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Surging Pitt dumps Backyard Brawl rival West Virginia

MORGANTOWN, W.Va. — No one is asking what's wrong with Pitt anymore.

The Panthers won their third in a row and took another step away from the eight-game losing streak that had many dismissing the perennial Big East power.

"We just want to play basketball," Tray Woodall said. "Keep working and keep fighting. Don't worry about what everybody is writing us off. We know we are a good team. We've just got to keep going out there and fighting."

Woodall scored 16 of his game-high 24 points in the first half to lead Pitt to a 72-66 victory over sliding West Virginia on Monday night at WVU Coliseum.

The junior point guard's return from an eight-week groin injury continues to spur the rejuvenated Panthers (14-9, 3-7 Big East).

Two days after a 72-60 victory over then-No. 9 Georgetown, the Panthers sent West Virginia (15-8, 5-5) to its third consecutive loss, while inching up the Big East standings and making its once-unthinkable 11th straight March Madness bid gain a little life.

"I think we are capable of making it interesting," junior center Dante Taylor said. "We are a good team. We just had our struggles. Now, we are starting to pick up, and I hope everybody is watching and ready for it."

It was a typically physical game in the 183rd edition of basketball's version of the Backyard Brawl and perhaps the final Big East meeting between the two schools in Morgantown.

The Panthers took the lead late in the first half and never relinquished it, winning for the fourth time in its past six trips to Morgantown.

"I'm really happy for our guys and what they've done and how they battled and what they've become," coach Jamie Dixon said. "This is a great example of a team continuing to battle and continuing to work."

Woodall shot 8 for 12 from the field and missed his career high by one point. Ashton Gibbs added 15 points for the Panthers.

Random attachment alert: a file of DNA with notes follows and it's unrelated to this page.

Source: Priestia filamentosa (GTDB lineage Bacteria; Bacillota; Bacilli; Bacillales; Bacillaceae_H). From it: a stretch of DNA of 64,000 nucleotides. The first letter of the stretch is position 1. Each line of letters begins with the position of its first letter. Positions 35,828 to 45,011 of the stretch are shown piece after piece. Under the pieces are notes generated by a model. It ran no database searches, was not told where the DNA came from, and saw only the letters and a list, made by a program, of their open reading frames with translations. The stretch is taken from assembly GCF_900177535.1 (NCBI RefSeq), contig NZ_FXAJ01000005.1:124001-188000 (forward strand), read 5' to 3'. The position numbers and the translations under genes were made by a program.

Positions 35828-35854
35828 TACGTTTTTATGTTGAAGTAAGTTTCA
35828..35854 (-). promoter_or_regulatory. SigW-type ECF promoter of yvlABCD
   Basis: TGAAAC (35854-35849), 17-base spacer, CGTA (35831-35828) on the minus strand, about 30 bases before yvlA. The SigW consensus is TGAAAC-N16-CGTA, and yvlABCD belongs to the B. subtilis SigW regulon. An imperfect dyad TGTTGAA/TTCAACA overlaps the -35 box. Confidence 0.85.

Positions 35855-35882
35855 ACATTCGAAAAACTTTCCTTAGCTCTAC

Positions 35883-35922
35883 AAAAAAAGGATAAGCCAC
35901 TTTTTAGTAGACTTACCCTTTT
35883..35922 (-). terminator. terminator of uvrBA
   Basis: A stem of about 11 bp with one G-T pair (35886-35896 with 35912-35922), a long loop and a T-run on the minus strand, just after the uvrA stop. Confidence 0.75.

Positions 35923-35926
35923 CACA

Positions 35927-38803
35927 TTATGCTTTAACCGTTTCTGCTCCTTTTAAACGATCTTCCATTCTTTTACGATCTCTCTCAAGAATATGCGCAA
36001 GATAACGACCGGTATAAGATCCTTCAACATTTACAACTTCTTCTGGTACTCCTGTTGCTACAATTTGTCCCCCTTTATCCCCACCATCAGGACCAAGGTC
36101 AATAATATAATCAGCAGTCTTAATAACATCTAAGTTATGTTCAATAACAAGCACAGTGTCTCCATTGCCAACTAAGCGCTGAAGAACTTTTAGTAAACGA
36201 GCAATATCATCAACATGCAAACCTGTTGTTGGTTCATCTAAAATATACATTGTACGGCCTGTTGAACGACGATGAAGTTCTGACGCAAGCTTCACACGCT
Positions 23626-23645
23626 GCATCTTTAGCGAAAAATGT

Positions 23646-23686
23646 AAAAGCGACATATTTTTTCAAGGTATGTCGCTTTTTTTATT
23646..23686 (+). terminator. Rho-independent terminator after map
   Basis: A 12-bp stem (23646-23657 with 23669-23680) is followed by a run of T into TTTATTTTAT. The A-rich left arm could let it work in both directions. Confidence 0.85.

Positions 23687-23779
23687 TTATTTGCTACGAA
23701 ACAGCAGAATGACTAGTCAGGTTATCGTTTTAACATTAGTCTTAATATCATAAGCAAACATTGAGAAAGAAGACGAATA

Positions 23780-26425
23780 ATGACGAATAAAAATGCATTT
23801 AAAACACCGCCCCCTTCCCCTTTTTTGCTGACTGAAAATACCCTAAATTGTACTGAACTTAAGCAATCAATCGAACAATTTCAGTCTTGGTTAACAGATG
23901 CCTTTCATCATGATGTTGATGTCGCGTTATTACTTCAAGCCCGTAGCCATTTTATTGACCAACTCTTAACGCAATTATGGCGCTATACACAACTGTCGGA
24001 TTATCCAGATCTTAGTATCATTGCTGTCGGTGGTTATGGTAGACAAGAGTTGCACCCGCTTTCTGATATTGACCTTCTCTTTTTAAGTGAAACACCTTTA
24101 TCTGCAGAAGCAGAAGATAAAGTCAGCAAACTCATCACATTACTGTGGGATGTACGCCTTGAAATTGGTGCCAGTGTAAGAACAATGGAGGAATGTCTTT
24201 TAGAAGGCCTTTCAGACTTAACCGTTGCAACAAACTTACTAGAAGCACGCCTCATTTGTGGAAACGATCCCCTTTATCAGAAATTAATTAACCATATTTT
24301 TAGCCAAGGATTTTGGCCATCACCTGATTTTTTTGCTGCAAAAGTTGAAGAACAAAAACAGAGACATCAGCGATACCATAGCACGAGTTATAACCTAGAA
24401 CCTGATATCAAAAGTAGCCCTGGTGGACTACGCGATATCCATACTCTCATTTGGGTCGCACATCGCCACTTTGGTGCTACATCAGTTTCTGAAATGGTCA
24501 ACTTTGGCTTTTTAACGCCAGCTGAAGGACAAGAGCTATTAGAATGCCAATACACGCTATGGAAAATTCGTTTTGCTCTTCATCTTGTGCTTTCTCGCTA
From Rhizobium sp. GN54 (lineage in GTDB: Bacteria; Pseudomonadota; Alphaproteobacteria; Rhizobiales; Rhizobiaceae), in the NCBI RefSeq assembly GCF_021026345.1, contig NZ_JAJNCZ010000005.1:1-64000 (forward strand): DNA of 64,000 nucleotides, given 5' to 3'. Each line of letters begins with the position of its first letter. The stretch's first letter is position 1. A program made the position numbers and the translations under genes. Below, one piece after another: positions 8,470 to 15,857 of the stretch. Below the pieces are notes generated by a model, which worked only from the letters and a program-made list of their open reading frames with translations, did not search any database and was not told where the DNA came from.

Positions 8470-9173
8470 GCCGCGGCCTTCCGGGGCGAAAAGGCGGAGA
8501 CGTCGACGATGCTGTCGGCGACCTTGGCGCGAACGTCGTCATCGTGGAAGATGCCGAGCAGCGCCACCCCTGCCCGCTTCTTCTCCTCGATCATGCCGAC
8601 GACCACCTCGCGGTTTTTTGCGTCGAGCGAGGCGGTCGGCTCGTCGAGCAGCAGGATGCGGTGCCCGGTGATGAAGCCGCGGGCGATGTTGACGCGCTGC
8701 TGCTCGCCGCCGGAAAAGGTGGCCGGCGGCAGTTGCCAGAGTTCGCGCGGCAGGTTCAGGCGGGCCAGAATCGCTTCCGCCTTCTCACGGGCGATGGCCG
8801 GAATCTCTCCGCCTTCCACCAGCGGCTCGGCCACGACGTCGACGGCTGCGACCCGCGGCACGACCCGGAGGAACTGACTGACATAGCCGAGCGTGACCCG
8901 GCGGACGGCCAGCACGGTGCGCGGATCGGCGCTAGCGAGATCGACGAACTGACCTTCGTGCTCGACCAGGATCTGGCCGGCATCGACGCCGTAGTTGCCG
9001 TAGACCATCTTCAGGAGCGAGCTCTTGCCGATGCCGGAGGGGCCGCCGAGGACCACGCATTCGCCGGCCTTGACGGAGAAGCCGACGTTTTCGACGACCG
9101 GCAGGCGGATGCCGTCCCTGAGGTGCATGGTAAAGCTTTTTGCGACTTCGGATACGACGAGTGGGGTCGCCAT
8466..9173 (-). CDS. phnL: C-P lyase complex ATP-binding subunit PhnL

"We just did a good job of getting open on offense," Nasir Robinson said. "We really just ran a motion offense. Keep moving and grind them out on our offense, and we got a good shot."

Said Dixon: "There were some great performances from our guys in so many different ways. Obviously, Travon was terrific."

Pitt gave its second strong defensive showing in a row, holding West Virginia to 40.4 percent shooting from the field and 21 percent from 3-point range. The Panthers committed only 10 turnovers and didn't allow a fast-break point.

"We get on a run and we're passing the ball and we're playing pretty good," WVU coach Bob Huggins said. "Then, some guy decides to show us he can't dribble."

Pitt led, 33-29, at halftime and pushed back WVU's late second-half rallies and put away the Mountaineers on Gibbs' two free throws with 16.6 seconds to play.

With Pitt up, 45-35, West Virginia rallied behind All-Big East forward Kevin Jones (21 points, 13 rebounds) and center Deniz Kilicli (12 points, nine rebounds).

But every time WVU got close, Pitt made a big basket or defensive stop.

With Pitt leading, 63-59, Robinson saved a ball headed for out of bounds and flipped to Taylor, whose layup with 2:07 made the score 65-59. West Virginia got no closer than four the rest of the way.

Pitt led, 33-29, after a sloppy first half in which both teams endured long shooting droughts and combined for 19 fouls and 13 turnovers.

The Panthers, who will host West Virginia on Feb. 16, will try to win its fourth in a row when it plays Villanova on Sunday at Petersen Events Center. Woodall said the Panthers remain focused on the future.

"I can't even remember the score of this game right now," he said 10 minutes after the final buzzer. "I just know that we won, and we are getting ready for our next game."

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